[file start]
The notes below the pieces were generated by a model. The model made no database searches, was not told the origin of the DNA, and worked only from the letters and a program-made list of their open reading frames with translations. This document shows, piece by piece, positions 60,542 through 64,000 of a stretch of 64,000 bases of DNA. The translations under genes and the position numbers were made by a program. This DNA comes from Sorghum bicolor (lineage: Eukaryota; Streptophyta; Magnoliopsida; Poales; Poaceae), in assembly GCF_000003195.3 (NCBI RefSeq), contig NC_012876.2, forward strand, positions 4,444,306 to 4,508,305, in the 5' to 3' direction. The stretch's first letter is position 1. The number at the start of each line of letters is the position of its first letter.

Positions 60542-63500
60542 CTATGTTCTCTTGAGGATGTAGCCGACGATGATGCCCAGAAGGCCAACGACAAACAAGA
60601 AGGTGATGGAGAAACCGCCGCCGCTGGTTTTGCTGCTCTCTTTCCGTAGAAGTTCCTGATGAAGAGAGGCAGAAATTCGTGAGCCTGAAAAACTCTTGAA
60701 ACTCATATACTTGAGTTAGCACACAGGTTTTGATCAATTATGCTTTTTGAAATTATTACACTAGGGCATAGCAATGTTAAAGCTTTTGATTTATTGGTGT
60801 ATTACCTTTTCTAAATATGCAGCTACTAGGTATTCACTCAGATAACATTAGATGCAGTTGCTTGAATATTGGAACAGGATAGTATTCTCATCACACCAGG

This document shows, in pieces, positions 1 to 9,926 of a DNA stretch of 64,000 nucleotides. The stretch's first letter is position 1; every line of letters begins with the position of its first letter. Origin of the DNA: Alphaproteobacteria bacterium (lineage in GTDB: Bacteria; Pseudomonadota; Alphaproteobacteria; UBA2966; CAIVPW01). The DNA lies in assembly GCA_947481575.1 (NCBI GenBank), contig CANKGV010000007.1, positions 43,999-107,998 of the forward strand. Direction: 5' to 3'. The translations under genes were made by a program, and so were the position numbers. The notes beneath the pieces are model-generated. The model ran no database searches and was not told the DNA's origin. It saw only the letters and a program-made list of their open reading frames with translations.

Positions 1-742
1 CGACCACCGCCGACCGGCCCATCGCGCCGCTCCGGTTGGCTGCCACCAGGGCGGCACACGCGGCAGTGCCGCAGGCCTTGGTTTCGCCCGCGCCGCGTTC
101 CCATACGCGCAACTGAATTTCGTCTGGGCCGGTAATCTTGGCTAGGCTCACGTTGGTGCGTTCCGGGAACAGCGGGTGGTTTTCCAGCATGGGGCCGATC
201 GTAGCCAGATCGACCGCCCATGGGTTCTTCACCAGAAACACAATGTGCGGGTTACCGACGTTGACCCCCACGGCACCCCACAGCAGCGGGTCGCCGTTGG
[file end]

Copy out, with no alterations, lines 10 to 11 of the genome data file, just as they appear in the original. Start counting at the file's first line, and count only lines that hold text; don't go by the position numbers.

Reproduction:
101 CCATACGCGCAACTGAATTTCGTCTGGGCCGGTAATCTTGGCTAGGCTCACGTTGGTGCGTTCCGGGAACAGCGGGTGGTTTTCCAGCATGGGGCCGATC
201 GTAGCCAGATCGACCGCCCATGGGTTCTTCACCAGAAACACAATGTGCGGGTTACCGACGTTGACCCCCACGGCACCCCACAGCAGCGGGTCGCCGTTGG